Home' Hospitality Business : HB DEC 2017 - JAN 2018 Contents Duke of
A place in
he Duke of Marlborough began its life in 1827 as “Johnny
Johnston’s Grog Shop”. The owner Johnny Johnston was an
ex-convict who came good; he became fluent in the language of
Te Reo Maor i, and was very well regarded by local Maor i. This
relationship led to Johnny being able to purchase the freehold site of the
Duke – which was one of the first land sales to a European in New Zealand.
In the 1830s, Russell, or Kororareka as it was known then, was the
biggest whaling port in the Souther n Hemisphere and it tur ned out to
be a bit of an eye opener for the missionar ies. Up to 500 whalers at a
time would ar r ive in Russell after twelve months at sea, with Russell
having no effective law enforcement agency, the scene wasn’t ideal.
Prostitution was one of the area’s largest industr ies and many local
women frequently entered into 3 week mar r iages.
Johnny changed the name of his hotel to the Duke of Marlborough
(at the time the Duke of Marlborough was the world’s r ichest man) in an
effort to bring respect, and an air of elegance and opulence, to the “Hell
Hole of the Pacific”. By all accounts, Johnny was a well-trusted man who
assisted in the translation of the Treaty of Waitangi to the Maor i language.
It is rumoured he was wor r ied that the Maor i version did not quite
equate to the English version (it still pays to listen to your publican!).
After the Treaty of Waitangi was first signed in 1840, New Zealand’s
first gover nment was for med just down the road in Okiato, and started
to bring the famed lawlessness to an end. With Johnny being so well
known in the local area, it is no sur prise that he managed to swing the
ver y first licence for his establishment (the Colonial Treasurer was a
close friend), so after 13 years of serving whalers, traders and prostitutes,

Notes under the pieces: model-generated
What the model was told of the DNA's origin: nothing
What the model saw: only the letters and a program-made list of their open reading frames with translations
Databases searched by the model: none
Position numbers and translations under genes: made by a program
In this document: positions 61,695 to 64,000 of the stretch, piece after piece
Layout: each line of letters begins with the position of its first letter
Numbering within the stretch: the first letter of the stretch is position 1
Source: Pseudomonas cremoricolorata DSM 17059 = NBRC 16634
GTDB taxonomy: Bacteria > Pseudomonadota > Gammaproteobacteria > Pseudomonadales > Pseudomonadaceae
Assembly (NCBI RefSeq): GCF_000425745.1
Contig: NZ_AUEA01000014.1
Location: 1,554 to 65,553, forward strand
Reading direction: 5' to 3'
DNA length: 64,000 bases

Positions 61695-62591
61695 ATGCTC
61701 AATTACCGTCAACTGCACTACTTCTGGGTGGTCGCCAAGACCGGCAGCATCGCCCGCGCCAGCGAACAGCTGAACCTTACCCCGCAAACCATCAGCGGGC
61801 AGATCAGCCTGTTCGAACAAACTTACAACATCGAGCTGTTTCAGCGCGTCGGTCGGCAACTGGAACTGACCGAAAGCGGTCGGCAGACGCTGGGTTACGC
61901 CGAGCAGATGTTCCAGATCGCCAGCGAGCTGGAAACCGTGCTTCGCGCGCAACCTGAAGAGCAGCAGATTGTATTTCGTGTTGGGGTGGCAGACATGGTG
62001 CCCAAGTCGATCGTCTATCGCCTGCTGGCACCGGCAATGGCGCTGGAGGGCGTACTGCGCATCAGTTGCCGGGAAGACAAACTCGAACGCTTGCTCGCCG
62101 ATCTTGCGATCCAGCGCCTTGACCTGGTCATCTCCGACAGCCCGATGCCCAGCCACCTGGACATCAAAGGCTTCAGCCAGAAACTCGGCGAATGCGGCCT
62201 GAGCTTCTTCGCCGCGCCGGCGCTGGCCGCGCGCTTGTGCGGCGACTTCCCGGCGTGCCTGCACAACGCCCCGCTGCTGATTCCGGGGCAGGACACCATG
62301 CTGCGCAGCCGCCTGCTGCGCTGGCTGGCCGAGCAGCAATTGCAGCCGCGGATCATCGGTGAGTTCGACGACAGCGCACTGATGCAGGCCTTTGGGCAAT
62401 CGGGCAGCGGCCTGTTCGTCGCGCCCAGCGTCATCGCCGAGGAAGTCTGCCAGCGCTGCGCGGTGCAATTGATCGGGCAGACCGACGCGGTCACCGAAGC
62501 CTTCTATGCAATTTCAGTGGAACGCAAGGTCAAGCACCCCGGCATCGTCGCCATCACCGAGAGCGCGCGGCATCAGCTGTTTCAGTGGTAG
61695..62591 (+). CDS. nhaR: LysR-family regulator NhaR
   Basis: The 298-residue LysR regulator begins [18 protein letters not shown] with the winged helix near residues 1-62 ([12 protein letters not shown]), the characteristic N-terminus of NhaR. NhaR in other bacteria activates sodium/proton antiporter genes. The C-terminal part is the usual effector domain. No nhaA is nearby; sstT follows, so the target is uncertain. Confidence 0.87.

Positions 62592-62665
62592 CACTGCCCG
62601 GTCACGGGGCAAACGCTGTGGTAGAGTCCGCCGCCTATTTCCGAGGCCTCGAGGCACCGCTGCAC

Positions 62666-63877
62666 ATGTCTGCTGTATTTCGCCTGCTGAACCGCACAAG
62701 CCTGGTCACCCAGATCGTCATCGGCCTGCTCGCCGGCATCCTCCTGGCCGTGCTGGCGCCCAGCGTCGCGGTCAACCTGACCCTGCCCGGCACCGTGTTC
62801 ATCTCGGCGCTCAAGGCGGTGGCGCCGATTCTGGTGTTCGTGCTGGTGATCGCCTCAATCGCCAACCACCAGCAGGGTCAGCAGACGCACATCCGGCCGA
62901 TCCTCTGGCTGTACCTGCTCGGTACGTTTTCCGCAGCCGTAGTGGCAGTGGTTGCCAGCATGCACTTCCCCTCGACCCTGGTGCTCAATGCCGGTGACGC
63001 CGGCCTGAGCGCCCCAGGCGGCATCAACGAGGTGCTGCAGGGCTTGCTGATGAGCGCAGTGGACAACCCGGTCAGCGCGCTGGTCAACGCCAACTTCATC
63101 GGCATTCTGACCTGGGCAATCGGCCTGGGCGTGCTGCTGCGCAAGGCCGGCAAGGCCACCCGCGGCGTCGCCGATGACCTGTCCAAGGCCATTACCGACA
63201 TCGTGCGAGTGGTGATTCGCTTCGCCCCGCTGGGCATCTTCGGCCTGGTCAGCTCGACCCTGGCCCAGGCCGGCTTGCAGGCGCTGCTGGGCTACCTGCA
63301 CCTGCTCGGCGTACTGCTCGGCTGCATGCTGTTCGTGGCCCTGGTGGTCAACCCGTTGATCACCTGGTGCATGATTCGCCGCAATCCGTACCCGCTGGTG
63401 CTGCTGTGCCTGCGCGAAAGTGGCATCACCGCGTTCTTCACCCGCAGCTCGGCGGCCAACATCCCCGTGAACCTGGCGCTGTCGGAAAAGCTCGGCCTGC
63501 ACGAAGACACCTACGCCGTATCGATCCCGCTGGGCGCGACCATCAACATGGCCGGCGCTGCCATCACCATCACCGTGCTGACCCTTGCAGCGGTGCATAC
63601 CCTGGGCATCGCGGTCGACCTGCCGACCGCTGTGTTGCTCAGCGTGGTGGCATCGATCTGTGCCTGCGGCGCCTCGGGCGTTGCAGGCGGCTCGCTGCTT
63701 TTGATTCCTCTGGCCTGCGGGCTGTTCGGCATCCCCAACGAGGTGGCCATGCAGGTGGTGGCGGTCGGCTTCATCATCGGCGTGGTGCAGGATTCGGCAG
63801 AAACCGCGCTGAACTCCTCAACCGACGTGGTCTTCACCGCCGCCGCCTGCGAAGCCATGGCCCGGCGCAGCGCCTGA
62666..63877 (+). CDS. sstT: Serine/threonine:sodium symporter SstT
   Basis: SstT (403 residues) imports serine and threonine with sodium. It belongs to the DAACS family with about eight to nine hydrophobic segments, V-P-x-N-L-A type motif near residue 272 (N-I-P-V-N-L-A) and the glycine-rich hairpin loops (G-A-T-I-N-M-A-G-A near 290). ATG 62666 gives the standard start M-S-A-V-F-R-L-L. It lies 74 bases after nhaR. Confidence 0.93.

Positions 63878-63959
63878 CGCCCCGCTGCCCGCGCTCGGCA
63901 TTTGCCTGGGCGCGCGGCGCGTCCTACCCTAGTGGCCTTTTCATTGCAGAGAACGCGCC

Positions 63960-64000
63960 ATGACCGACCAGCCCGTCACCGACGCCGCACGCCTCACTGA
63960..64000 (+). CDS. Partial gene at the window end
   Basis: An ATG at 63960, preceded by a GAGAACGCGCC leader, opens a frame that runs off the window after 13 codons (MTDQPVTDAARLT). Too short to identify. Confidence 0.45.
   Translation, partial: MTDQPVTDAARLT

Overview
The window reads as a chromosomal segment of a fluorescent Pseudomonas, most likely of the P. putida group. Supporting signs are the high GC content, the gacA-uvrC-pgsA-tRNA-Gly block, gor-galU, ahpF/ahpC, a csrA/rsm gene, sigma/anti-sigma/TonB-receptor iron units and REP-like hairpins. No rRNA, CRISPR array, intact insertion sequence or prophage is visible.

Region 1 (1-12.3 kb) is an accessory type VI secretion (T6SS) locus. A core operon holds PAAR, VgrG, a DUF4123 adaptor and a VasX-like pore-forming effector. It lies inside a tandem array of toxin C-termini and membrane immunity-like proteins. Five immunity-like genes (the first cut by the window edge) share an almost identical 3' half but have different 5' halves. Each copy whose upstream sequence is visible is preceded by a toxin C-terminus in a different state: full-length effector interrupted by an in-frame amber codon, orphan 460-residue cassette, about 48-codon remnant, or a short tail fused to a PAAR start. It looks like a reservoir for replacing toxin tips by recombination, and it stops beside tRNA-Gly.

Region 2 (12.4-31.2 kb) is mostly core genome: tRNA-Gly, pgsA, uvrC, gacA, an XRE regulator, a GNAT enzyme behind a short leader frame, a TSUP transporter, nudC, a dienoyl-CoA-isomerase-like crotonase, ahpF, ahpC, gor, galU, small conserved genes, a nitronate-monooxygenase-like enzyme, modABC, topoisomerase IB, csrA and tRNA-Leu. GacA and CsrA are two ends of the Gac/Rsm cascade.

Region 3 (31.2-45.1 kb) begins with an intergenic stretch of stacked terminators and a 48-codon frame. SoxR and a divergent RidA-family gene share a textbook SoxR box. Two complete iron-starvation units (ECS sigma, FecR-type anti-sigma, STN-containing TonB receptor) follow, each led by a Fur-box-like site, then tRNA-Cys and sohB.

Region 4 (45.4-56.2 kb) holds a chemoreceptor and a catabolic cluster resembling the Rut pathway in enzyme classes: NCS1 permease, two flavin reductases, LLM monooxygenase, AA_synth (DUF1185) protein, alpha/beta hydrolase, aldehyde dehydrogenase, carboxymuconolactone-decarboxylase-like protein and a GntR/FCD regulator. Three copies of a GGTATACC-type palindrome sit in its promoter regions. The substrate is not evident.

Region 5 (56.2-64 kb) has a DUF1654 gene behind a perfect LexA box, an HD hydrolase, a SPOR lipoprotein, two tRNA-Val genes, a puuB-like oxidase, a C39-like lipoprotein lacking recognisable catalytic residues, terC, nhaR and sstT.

Johnny the ex-con was now all legal!
The licence now hangs proudly in a gold frame in the bar, where
shar p eyed history buffs have pointed out a reference to the succession
of Queen Victor ia from her father.
The first Duke building was bur nt in 1845 dur ing the battle of
Kororareka, but Johnny quickly rebuilt and his family retained the
Duke of Marlborough to 1878. From 1878 to 1923 the Duke passed
through eight different private operators.
Between 1923 and 1974 the Duke was owned and run by Hancock
Hotels (these days part of the Lion Brewer ies empire). In 1931 the
second Duke building caught fire and bur nt down, the third and
cur rent building was built in 1875 and housed the telegraph workers
at Cable Bay, it was shipped down the coast and dragged into place by
steam traction engine in 1932.
In 1974 a young entrepreneur, Wayne Young, managed to wrestle
the Duke away from the brewer ies in exchange for several of his
Taranaki bars. Wayne lifted service and food standards significantly
and the business was near bursting at the seams, so in a controversial
but commercially savvy move he built another building behind the
Duke and managed to convince the author ities that his licence should
cover his business across the road as well. This was the start of the truly
golden Duke of Marlborough trading days.
In 1983,Wayne sold the lease of the Duke to Karl Andersen. The
early 80s was all share market hype, where fun was easy and money no
object to it. Karl took the Duke to the Auckland A-listers, with Dom
Per ignon and Crayfish lunches regularly being trotted out to customers
ar r iving by Sea plane.
Karl set up the “Duke of Marlborough South Pacific Bill fish
tour nament” with over 500 anglers aiming to win over $100,000 in
prizes – for a 25 room hotel in a town of 800 people the guy was
certainly aiming for the stars!
Sadly with the share market crash a lot of people lost their businesses
and Karl was one of them, the following recession along with the mass
granting of new liquor licences in 1991 saw a big loss in revenue for
the Duke of Marlborough and Russell in general.
The Duke was sold on to the late Dell Gifford and a few of her
friends. They advertised heavily on radio and made the Duke famous
for her Devonshire teas.
In 2003, a young Frenchman, Ar nauld Kindt bought the Duke and
renovated the accommodation areas significantly, adding a sprinkler
system and en-suites to the all the rooms which lifted the star rating
of the hotel. He came from a hotel background and focussed on
improving the accommodation side of the business.
After falling in love with the Duke in their summer vacations from
Otago University, your cur rent hosts (Jayne Shirley, Riki Kinnaird,
Bridget Haagh and Anton Haagh ) purchased the Duke from Ar nauld
in 2010 and have been busy bringing their view of what’s great about
Northland back to the Duke.n
14 | December 2017 - January 2018 | Hospitality BUSINESS
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